Benchmarking supplier performance

An important issue in performance measurement is how a company can use measures to gauge its supply chain‘s performance. To do this effectively, a target for each measure needs to be established, providing the framework for determining the answer to three questions that arise when evaluating a performance metric:

Has the metric improved from the last time it was reviewed?
By how much?
How close is the metric to where it should be?
In order for this evaluation to be meaningful, however, the direction of improvement needs to be established. Should the metric have gone up or gone down?

Frequently, in looking at productivity-related metrics an increase represents an improvement; similarly, for cost-related metrics a decrease represents an improvement. This is not always the case! For example, an increase in manufacturing productivity and a decrease in cost would normally be considered an improvement. It would not be an improvement if it caused degradation in customer service performance.

In a way similar to picking a set of balanced metrics, performance targets need to be jointly, not individually, developed. To achieve objectives some metrics may need to increase and others may need to decrease. Each metric in the set has to be viewed in conjunction with the others to determine its proper target. For example, in a situation where a company is trying to achieve same day delivery, delivery times should decrease, while warehouse handling and transportation costs might actually increase.

Thus, while there a variety of ways in which to set performance targets, they should always be jointly set in the context of strategic objectives. Generally, there are four methods that can be used to set performance targets, described in detail below:

  1. Historically based targets
  2. External benchmarks
  3. Internal benchmarks
  4. Theoretical targets

1.Historically Based Targets
Historically based target setting is the most frequently used among all the methods. In using this method, performance targets are based on historical baseline levels. For example, a company having an historical order fill rate of 90% might set a performance target at 95%, trying to improve by five percentage points.

This method is the most frequently used because it is the easiest to implement. Once the baseline metrics are established, the same procedures and systems that were used to establish the baseline numbers can also be used on an ongoing basis to measure changes in the metrics.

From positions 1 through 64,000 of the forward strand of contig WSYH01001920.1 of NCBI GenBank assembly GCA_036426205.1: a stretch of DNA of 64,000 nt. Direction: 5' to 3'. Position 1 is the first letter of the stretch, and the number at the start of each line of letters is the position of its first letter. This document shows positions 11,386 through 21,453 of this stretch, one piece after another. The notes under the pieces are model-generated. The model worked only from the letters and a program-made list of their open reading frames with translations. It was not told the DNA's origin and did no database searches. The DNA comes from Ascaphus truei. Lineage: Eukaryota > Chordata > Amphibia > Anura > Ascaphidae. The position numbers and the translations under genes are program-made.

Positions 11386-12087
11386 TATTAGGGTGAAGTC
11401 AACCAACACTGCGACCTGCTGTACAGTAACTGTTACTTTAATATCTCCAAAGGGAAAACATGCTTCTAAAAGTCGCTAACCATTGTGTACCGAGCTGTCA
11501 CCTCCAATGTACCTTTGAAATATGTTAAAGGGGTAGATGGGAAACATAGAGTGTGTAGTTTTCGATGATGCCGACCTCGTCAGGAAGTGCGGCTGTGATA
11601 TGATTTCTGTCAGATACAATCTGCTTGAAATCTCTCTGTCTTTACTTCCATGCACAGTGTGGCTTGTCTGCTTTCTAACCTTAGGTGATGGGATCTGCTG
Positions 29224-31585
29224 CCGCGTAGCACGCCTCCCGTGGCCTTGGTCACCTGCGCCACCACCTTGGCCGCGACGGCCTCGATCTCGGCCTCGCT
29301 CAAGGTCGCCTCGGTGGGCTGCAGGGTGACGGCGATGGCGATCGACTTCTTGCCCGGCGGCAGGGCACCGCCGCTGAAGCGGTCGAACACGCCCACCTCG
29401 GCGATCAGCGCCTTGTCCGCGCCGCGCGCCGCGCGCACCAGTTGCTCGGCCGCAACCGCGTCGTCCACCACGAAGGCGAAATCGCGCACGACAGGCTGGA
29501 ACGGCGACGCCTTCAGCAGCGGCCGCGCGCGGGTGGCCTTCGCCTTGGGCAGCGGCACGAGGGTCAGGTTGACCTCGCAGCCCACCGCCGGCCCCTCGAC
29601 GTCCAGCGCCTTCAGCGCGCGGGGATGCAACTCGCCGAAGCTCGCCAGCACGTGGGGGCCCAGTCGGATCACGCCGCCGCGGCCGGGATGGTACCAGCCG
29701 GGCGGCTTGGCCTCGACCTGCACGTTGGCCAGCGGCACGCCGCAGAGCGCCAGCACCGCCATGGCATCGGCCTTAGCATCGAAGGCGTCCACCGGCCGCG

2. External Benchmarks
Using external benchmarks to help set performance targets is currently popular, but difficult to use in practice. In general, benchmarking has been in the business limelight for almost ten years, with companies looking outside their operations for best practices and performance comparisons. This method relies on collecting information on performance metrics of companies internal and external to one‘s industry.

Once external benchmarking metrics are collected, a company‘s internal metrics are generated and a gap analysis is done – typically looking at the best-in-class within their own industry as well as external to it. This is followed by more analysis to assess the degree to which the company can achieve these performance levels, including what business practice changes are necessary to close the gaps.

While appealing, the external benchmarking method has a major shortcoming to it, as to which set of companies are comparable. A substantial amount of analysis is required to ensure that external benchmarks are meaningful, especially when using data from companies that operate within different business environments (e.g., differing products or sales channels). This makes the use of external benchmarks difficult, since comparable external benchmarks may not be available or too controversial. On the other hand, external benchmarks, especially from one‘s competitors, may be extremely important towards keeping an organization‘s supply chain